Please use this identifier to cite or link to this item: https://scholarbank.nus.edu.sg/handle/10635/135150
Title: ENDOTHELIAL PROGENITOR CELLS IN THE THERAPY OF ENDOTHELIAL DYSFUNCTION
Authors: KUKUMBERG MAREK
Keywords: microtopography, vasculogenesis, endothelial progenitor cells, endothelial dysfunction, Matrigel assay, high throughput assay
Issue Date: 17-Aug-2016
Citation: KUKUMBERG MAREK (2016-08-17). ENDOTHELIAL PROGENITOR CELLS IN THE THERAPY OF ENDOTHELIAL DYSFUNCTION. ScholarBank@NUS Repository.
Abstract: Cardiovascular diseases and endothelial dysfunction are the leading cause for deaths worldwide. Therapy options are limited and to minimize endothelial dysfunction and/or restore endothelial function, new therapy approaches are sought. While the availability of autologous vascular endothelial cells is limited, other therapeutic cell sources, such as endothelial progenitor cells (EPCs), have been explored. EPCs were shown to play an important role in vascular damage repair. The quantities and functionality of EPCs in healthy donors and stroke patients were evaluated. The amount of EPCs in stroke patients are higher than the amounts of EPCs in healthy individuals, however, with lower functionality. Other therapy options are needed due to the low isolation numbers und decreased functionality in patients. An alternative cell source are bone marrow mesenchymal stem cells with low immunomodulation effect and high differentiation potential. In this thesis it is hypothesized that that the biophysical environment with biochemical cues could regulate endothelial cell behaviour and induce the differentiation of human mesenchymal stem cells (hMSCs) into cells with vasculogenic properties. Utilising the MultiARChitecture (MARC) chip, we evaluate the influence of topographical cue on endothelial cells followed by a systematic screening of topographical and biochemical cue influence on the endothelial differentiation of human mesenchymal stem cells (hMSCs). The differentiated hMSCs on selected most efficient patterns and medium compositions are characterized in vitro and their vasculogenic properties evaluated in vivo.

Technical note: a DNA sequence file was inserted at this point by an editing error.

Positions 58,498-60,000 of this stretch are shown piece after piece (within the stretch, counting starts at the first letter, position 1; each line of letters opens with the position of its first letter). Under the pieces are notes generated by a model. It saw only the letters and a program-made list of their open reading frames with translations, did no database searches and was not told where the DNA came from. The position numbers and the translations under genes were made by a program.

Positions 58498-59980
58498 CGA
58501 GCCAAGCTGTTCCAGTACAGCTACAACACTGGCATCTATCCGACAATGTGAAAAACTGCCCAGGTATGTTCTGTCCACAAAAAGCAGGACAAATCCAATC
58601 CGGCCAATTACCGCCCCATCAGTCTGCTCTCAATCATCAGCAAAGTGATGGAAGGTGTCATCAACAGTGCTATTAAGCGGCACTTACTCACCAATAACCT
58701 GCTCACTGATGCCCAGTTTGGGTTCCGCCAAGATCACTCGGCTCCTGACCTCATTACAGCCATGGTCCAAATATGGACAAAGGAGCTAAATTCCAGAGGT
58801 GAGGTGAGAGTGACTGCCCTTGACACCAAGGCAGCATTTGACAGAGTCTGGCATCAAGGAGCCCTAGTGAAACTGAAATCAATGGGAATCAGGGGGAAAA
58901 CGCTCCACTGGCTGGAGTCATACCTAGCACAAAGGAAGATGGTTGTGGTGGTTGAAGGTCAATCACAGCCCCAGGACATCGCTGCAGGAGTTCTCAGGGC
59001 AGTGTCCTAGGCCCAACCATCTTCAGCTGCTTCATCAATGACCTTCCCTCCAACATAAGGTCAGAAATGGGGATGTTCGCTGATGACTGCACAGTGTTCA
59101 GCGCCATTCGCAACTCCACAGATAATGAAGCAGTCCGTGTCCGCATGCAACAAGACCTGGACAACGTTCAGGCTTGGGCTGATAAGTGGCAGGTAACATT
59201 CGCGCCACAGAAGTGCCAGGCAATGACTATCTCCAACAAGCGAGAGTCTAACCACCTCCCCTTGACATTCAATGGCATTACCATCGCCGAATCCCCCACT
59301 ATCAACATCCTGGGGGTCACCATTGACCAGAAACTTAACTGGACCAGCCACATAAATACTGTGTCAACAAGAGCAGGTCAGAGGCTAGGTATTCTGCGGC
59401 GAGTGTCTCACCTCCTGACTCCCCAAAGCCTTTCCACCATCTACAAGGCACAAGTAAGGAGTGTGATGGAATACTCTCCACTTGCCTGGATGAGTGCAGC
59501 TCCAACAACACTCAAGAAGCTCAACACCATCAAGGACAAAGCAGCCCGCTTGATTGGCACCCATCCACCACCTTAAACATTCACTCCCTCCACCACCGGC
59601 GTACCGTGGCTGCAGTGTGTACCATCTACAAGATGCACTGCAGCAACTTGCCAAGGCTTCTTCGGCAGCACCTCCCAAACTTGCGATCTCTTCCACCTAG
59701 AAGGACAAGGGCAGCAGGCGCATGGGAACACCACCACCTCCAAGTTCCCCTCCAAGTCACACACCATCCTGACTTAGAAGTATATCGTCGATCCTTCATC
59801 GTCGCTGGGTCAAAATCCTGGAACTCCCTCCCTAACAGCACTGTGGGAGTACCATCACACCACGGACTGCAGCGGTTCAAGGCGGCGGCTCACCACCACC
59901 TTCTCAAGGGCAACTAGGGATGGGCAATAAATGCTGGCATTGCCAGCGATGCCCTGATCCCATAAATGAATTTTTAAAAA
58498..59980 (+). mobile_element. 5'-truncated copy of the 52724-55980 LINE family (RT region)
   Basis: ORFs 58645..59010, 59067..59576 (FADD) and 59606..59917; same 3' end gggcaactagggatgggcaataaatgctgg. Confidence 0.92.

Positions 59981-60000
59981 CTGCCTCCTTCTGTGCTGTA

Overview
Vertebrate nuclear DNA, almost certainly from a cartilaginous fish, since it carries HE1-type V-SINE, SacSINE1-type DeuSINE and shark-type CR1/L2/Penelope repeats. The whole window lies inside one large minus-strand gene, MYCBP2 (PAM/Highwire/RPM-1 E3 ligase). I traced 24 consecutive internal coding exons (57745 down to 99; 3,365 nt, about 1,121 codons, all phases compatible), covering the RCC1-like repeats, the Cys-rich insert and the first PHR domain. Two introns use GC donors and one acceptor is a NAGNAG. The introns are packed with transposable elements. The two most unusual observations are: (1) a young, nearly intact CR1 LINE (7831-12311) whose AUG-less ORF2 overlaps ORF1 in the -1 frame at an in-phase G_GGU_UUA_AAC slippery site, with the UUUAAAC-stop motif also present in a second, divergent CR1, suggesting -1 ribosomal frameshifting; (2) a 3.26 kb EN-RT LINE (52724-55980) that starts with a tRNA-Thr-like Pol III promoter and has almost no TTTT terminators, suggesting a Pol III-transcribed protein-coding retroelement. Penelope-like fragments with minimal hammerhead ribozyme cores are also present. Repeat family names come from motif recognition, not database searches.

URI: http://scholarbank.nus.edu.sg/handle/10635/135150
Appears in Collections:Ph.D Theses (Open)

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